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The Insistence of Memory: Propertius 22

The grammar is strange here, too. Praecipue is an adverb but seems to be largely referring to dolor, which in turn is acting in a vaguely adjectival manner. The overarching sense of the full phrase is something close to “this was especially painful for me,” but there is no grammatical this, and no verb to describe its action or its being. There’s a hole in the center of the line, not unlike the chiasmatic skip that sometimes describes the indescribable in the elegists: something happened to turn Gallus from living neighbor into cast-out bones, but the narrator either cannot or will not get at quite what that something was.

The Love that Dare Not Speak its Name: Catullus 31 ¹

Phoning it in this week (hey, moving’s stressful) with something of a previously-on: here’s my first-place entry for the Wellesley English Department translation contest. Sharp-eyed readers will note a continuing dialogue with my first blog post here, but I’ll let the treatment speak for itself…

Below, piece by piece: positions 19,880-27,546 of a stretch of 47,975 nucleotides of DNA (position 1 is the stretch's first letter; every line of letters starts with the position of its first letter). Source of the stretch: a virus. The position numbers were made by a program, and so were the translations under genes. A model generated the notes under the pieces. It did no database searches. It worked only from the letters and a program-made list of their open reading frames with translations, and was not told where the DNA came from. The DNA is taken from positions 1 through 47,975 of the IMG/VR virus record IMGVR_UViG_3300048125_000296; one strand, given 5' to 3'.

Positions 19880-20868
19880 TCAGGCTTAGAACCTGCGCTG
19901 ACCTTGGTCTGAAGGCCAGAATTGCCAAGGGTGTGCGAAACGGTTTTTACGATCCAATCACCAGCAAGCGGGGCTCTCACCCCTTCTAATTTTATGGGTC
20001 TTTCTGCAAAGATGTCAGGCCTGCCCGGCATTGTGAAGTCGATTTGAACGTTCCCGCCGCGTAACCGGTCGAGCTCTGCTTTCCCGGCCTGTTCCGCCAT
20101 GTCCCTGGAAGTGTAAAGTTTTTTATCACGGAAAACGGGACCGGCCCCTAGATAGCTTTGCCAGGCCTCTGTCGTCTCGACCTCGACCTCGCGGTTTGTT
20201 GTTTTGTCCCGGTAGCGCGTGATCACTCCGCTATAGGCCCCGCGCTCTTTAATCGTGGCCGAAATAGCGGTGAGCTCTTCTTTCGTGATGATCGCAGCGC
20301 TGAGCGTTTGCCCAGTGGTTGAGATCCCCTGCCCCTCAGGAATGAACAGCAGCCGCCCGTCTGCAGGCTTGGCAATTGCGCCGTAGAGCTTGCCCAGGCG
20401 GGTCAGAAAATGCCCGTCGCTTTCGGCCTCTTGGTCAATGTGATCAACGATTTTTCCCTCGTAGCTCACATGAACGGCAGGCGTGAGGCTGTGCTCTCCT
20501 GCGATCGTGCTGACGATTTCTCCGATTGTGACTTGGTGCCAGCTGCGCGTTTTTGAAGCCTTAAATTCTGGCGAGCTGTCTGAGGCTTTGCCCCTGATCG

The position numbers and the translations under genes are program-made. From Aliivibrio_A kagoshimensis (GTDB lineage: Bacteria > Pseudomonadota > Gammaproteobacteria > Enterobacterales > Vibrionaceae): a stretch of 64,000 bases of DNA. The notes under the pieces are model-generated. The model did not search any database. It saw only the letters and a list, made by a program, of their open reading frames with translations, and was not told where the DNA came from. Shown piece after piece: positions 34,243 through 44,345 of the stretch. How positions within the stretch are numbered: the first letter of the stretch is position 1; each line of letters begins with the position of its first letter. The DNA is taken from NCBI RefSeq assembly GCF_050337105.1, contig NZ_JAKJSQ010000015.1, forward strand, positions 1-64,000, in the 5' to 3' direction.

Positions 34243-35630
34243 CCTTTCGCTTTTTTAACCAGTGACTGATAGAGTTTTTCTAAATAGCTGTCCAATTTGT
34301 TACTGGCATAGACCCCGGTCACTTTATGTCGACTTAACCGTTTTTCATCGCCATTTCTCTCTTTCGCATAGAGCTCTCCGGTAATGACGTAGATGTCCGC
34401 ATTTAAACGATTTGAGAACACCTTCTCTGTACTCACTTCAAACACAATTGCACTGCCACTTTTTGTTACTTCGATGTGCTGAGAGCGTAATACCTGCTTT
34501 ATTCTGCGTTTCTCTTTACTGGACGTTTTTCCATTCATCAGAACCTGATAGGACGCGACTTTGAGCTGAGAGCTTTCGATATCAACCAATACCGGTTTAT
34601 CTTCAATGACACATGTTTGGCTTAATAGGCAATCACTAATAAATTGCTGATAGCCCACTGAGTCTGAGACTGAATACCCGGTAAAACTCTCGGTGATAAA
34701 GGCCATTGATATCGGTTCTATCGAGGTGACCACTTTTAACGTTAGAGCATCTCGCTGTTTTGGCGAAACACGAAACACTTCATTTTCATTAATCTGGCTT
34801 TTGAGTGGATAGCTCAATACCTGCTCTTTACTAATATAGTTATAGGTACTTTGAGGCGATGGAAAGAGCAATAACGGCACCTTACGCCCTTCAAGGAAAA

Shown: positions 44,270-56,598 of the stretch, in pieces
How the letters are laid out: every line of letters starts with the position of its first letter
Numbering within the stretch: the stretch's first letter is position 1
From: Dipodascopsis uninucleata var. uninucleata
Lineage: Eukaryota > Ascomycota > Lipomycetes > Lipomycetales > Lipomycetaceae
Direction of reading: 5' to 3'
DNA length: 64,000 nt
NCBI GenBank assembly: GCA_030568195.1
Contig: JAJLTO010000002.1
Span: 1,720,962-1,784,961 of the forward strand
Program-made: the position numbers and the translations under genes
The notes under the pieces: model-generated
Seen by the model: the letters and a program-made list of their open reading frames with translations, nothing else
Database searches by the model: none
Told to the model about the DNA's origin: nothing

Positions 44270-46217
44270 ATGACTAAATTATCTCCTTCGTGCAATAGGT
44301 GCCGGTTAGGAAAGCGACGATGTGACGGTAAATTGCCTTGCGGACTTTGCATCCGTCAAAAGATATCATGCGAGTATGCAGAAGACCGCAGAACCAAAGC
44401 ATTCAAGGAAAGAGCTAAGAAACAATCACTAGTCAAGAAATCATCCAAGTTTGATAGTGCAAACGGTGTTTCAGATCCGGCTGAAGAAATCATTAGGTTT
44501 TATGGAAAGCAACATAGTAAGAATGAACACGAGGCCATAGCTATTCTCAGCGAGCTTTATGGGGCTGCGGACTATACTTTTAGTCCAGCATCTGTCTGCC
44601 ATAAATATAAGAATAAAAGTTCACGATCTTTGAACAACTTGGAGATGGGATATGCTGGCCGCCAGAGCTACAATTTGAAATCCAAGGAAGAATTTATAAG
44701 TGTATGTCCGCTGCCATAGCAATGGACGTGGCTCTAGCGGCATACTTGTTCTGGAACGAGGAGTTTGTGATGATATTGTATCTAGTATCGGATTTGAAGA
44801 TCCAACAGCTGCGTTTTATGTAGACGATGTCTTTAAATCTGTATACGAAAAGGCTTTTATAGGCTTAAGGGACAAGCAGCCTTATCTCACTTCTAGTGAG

Brief Lives: Propertius 21

It is only from the dead that Aeneas learns the shape of his fate, after all: the dead and the yet-to-be-dead, who were and are and are to come. Dead men tell all sorts of tales, in Roman literature, and those tales tend to be about things that brush up against the architecture of Fate. Who can tell the story of the Odyssey, except for the dead Odysseus himself?

A Haunting, Of Sorts: Catullus 101

Inferias is an interesting word: Lewis and Short define it as “sacrifices in honor of the dead,” but etymologically it seems likely that it comes from the prefix in (“into, in”) and the irregular verb fero, ferre, tuli, latus (“to bear, to bring.”) Inferias, then, might be literally (and inelegantly) translated as “pertaining to those things which have been borne in”: into where? Into the earth, into the tomb, into that undiscovered country / from whose bourn no traveller returns. From the dust we came, and into the dust we shall return.